After the Second World War, nationalist movements became increasingly active in East Africa. Rural resistance (marked by such violence as seen in the Kenyan Mau-Mau rebellion) was underway in East Africa during the 1950s. By 1960 Britain was ready to concede independence to most of its African colonies. Tanganyika became independent under Julius Nyerere in 1961, followed by Uganda under Milton Obote in 1962 and Kenya under the premiership of Jomo Kenyatta in 1963.
East Africa was politically unstable during the 1960s. Following a communist revolution in Zanzibar in January 1964, the British Army helped the Kenyan and Tanganyikan governments to suppress mutinies and allowed Indians expelled from Uganda by Idi Amin to settle in Britain.
In West Africa the European presence was small, and administrative intervention remained minimal, primarily aimed at tax collection. West African colonies were, however, substantial suppliers of raw materials, (palm oil, rubber, groundnuts, cocoa and minerals).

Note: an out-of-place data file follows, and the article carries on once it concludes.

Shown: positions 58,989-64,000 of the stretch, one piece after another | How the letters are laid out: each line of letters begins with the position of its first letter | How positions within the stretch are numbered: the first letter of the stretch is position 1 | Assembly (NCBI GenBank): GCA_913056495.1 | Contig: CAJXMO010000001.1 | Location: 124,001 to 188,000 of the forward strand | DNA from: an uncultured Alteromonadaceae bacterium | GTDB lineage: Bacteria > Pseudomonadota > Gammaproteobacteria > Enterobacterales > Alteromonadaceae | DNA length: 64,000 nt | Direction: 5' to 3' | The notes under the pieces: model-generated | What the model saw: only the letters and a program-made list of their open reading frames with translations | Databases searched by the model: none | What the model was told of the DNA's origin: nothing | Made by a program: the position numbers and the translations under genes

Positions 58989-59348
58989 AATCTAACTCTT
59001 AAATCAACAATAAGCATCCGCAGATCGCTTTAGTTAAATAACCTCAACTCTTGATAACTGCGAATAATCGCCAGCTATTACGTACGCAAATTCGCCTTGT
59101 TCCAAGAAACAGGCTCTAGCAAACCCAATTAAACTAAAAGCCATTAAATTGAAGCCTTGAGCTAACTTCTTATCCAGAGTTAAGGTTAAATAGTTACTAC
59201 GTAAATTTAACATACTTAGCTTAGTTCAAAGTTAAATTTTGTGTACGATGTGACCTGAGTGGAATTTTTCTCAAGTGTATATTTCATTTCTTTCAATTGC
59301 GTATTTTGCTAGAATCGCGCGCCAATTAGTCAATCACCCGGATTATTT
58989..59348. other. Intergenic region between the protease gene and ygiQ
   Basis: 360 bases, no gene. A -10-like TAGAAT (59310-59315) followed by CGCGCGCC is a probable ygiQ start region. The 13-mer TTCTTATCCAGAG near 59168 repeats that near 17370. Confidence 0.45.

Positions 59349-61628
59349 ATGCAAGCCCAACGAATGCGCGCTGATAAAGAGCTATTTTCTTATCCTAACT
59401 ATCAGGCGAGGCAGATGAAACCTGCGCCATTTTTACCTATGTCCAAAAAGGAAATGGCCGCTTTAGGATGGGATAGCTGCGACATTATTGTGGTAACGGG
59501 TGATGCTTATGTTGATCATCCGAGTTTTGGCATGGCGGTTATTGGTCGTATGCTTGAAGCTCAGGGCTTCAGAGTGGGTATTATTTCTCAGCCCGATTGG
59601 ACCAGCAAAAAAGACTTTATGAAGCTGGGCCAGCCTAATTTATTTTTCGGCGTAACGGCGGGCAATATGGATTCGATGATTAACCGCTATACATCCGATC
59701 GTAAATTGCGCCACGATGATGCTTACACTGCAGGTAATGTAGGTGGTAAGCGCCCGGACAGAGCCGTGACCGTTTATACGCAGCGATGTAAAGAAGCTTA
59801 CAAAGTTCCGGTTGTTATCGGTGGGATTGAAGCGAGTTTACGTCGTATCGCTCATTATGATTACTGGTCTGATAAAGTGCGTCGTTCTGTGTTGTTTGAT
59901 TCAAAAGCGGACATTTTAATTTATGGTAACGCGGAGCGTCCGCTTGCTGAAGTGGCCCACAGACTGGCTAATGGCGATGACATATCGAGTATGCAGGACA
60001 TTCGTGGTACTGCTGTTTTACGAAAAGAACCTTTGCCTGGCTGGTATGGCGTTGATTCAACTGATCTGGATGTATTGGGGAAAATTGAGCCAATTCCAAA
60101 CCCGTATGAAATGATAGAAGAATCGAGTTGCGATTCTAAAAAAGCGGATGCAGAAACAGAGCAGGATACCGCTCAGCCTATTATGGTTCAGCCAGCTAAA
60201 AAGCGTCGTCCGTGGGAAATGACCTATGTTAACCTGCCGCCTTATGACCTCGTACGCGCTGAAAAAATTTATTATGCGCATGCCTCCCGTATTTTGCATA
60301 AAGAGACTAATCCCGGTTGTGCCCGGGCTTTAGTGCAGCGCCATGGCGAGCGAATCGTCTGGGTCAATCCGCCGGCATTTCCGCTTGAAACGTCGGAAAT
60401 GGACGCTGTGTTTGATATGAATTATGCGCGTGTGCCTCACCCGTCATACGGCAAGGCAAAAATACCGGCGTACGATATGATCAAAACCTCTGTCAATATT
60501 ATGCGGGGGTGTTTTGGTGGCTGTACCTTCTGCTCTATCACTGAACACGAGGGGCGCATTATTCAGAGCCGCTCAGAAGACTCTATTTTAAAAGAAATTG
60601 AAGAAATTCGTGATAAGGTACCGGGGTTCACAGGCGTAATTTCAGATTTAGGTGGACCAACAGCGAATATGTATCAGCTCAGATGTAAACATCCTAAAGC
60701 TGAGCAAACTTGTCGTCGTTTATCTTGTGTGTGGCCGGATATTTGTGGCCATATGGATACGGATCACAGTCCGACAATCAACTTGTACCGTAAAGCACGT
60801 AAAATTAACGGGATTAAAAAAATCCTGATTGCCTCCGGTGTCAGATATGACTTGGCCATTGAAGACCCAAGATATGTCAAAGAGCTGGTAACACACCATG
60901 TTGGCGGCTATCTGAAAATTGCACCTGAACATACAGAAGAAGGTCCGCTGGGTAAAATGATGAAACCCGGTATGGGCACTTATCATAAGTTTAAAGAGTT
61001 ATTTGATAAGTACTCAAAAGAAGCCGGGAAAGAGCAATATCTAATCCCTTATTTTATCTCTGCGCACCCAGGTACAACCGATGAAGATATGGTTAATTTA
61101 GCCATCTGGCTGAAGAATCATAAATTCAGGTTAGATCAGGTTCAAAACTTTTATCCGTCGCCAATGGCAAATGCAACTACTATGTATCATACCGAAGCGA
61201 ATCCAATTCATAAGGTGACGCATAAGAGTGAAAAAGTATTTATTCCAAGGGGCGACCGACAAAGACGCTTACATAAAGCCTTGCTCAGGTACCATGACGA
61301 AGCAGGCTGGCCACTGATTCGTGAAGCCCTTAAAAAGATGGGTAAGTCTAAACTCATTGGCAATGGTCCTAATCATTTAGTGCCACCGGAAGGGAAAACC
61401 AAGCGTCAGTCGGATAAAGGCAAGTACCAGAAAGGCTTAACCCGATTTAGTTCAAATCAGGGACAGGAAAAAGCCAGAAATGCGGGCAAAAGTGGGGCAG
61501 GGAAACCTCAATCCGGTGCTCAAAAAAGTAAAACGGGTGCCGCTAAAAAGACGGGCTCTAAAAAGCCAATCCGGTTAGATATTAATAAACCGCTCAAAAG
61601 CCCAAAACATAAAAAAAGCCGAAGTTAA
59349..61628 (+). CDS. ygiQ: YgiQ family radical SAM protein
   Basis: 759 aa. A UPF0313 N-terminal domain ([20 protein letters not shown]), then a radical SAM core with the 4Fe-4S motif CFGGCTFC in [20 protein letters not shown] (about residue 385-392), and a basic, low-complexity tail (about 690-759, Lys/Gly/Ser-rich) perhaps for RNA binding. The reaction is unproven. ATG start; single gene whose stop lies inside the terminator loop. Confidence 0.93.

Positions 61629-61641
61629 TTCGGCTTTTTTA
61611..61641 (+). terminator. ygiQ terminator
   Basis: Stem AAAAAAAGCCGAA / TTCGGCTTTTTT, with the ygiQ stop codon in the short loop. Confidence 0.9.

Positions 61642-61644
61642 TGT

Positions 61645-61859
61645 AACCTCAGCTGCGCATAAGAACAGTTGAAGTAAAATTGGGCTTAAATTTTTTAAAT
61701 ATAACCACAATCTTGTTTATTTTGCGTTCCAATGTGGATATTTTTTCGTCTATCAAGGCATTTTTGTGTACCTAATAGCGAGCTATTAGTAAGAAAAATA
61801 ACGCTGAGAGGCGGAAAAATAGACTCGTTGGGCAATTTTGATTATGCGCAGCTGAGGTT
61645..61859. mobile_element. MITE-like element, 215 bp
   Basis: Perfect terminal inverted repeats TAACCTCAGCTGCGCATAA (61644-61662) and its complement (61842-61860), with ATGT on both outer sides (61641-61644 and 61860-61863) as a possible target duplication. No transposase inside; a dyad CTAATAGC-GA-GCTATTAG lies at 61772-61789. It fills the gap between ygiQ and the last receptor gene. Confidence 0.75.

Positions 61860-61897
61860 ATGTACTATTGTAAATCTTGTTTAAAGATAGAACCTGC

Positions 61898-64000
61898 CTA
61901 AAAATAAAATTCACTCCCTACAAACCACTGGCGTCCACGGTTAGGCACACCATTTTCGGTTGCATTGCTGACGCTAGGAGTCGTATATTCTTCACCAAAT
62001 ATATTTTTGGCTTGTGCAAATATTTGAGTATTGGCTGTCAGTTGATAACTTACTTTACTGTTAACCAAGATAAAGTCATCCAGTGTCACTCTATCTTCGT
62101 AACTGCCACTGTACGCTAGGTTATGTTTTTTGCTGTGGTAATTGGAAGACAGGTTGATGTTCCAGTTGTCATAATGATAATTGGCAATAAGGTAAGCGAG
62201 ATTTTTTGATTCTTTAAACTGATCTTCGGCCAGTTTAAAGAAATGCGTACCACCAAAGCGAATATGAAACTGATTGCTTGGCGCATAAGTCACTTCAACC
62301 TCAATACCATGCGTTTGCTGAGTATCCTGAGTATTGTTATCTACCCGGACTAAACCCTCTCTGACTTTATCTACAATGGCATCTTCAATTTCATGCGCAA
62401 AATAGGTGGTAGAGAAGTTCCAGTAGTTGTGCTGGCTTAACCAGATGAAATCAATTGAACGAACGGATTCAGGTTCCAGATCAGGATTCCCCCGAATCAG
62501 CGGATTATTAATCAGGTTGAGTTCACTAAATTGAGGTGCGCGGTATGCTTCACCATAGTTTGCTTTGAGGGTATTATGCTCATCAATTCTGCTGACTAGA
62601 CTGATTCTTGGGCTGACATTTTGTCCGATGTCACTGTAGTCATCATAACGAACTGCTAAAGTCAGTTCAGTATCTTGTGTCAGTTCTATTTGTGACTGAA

In the Gold Coast, where Africans were most involved in administration, the Second World War saw an intensification of nationalist and labour activity that increased in the post-war period. Kwame Nkrumah's Convention People's Party, however, was able to follow a constitutional path to independence and the Gold Coast became independent Ghana in 1957.
Nigeria became independent in 1960, but divisions in the country were revealed in the Nigerian civil war between 1967 and 1970, following the secession of the Biafran Republic in the south-east of the country. The British government supported the federal authorities against the Biafran rebellion, largely because of its oil interests in the region, but also because it did not want the secession to set an example for other African countries.